Google Chrome comes baked in with Chrome DevTools, which is a collection of web developer tools. Among all the tools accessible, the color picker available in Chrome comes in handy.
But, how do you access it? How do you use it? What are the features offered along with the tool?
In this article, we shall explore this tool and its features.
How to Launch Chrome Color Picker?
You can access the color picker chrome tool using a keyboard shortcut or GUI (Graphical User Interface).
Press Ctrl + Shift + I when using the keyboard to get the DevTools and then head to the color picker. If you are using a mac, you need to press, Command + Option + I.
Using the mouse, you need to perform a right-click and then click on “Inspect” to navigate through the DevTools.
You can also set Chrome DevTools to auto-open with every new tab. So, you can quickly access the color picker for every tab on your browser.
To achieve that, you need to launch a fresh instance of Chrome using the command line while passing the following flag:
This is what it looks like when launching chrome with auto-open DevTools via the terminal on Linux:
How to Use Color Picker on Chrome?
Once you launch the DevTools, you will have to navigate your way to access the tools needed to identify the color on a web page or a design that you want to work on.
By default, you should be able to see the “Style” section active at the bottom of the DevTools, as shown in the screenshot.
If you have something else selected, make sure to click on “Style” to access the CSS code of the web page.
Here, you need to scroll down through the CSS code available and look for a color box labeled as background or color under the body section. This is the color picker you were looking for.
Just click on the color box; it should give you more options, as shown in the screenshot below.
That’s it! Voilà, you have the color picker on your browser ready to help you.
Here, you should find the hex code or RGB value of the color and get the ability to select other CSS elements to explore and inspect the design on the web page.
Features in Color Picker on Chrome
Chrome’s inbuilt color picker gives you a variety of information in addition to the hex code to identify the color.
Here’s what you can expect from it. Some key features include:
Color palettes: Instead of cycling through many shades of color, you get some pre-defined color palettes to apply some selections quickly.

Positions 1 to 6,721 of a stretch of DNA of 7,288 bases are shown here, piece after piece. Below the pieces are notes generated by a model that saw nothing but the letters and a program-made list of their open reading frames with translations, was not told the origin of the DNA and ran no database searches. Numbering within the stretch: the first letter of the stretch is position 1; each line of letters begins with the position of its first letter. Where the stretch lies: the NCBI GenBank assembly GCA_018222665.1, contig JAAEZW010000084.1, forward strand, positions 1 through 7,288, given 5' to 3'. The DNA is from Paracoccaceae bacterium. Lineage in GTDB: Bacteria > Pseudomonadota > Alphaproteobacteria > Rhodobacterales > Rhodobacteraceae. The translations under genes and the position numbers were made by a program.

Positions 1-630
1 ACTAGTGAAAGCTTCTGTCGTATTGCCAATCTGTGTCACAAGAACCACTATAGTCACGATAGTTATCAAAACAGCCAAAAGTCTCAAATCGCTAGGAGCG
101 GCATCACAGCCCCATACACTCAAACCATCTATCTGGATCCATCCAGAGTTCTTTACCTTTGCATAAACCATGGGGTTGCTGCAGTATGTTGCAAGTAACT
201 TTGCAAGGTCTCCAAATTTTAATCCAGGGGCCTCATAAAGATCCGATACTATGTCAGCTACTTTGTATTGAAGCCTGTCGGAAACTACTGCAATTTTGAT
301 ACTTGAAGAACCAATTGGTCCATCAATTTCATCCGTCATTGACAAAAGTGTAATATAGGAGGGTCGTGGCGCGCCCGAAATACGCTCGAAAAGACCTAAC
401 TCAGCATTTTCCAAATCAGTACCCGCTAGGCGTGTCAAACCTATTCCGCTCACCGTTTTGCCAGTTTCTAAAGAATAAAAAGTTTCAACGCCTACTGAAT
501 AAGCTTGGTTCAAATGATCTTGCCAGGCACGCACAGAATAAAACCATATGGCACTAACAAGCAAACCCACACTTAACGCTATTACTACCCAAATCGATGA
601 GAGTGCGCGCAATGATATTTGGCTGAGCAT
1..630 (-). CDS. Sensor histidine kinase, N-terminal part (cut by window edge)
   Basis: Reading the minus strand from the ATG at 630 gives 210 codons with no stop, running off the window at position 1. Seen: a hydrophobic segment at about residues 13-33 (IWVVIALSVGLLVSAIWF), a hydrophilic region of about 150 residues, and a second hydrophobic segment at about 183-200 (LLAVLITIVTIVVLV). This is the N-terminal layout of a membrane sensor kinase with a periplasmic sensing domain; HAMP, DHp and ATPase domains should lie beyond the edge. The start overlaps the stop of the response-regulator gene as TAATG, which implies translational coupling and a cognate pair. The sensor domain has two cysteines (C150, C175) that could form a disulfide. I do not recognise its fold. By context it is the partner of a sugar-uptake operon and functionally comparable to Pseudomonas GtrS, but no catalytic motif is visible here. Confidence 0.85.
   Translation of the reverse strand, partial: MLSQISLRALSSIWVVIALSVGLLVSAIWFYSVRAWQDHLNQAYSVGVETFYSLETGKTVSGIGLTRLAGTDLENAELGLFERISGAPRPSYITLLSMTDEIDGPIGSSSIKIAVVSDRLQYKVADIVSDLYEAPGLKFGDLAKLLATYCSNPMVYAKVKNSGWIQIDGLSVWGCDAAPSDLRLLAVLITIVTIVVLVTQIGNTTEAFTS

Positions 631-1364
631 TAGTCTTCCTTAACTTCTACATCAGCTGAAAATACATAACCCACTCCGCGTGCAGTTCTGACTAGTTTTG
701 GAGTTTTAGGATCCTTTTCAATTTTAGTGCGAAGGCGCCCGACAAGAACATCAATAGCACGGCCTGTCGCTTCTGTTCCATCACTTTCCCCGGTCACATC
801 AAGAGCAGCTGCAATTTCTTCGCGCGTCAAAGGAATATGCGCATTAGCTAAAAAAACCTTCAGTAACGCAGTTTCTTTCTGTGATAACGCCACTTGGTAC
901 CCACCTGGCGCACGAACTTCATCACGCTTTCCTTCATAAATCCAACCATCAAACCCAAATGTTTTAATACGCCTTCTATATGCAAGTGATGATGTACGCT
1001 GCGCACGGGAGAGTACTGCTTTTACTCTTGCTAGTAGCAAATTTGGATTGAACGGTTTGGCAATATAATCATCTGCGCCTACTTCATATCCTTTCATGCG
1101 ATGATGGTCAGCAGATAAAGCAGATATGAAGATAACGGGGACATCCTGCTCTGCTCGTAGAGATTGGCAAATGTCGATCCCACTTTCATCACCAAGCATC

Color format: You get the ability to switch from hex code to RGBA values and HSLA color values as well.
Eyedropper: When you access the color picker, you can browse the web page and select any element to get the hex code of that color. You can click on the color picker toggle to enable/disable it.
You get more options to tweak the colors and get the accurate color of your choice. Here they are:
- Copy to Clipboard: You can copy the code of the color identified quickly to your clipboard.
- Color gradient: You get to tweak the shade of the color and cycle through possibilities of a color combination of your liking.
- Opacity control: You can adjust the transparency level to make it look solid or minimal.
- Background color picker: To pick a suitable background color for the perfect contrast.
- Contrast ratio: Adjust the contrast or correct it to make the text/element visible.
Note: The color picker tool is not limited to Google Chrome but can be used on any Chrome-based web browser like Brave.
How to Use the Chrome Color Picker with Google Slides?
You can navigate to access the color picker tool if you perform a right-click on the header section of the Google Slides web page. Even though Google Slides does not offer an inbuilt color picker tool, this should suffice.
If you are not comfortable using the DevTools with Google Slides, you can also try some chrome extensions for the job.
Chrome Extensions as an Alternative to Color Picker
While extensions can come in handy, it should be noted that they are not actively updated or maintained. Considering they require access to your browser data, you should be cautious when installing any extension, even the ones recommended here.
However, there are two popular extensions that you may be interested in trying:
ColorZilla extension offers all the essential functions that you get with chrome's built-in color picker. As a bonus, you also get the ability to check the history of the last color picked.
So, this should come in handy for every use-case, not just with Google Slides.
#2. ColorPick Eyedropper
If you face issues with the eyedropper tool using DevTools, you can try ColorPick Eyedropper to get an eyedropper without accessing the web tools.
When you select a color, it will display the RGB value and the option to generate color palettes. Similar to the above extension, you also get to check the history of the colors you pick.
Final Words 🎨
Chrome DevTools Color Picker is a useful tool. You do not need a professional tool to help you identify colors and the associated code or values. Chrome's built-in tool makes it easy without the need for a third-party extension.
Starting from graphic designers to web developers building a website template, everyone should find it helpful.
Of course, you can choose to use third-party extensions available as well. But, unless you need it, we suggest you explore all the features with DevTools.
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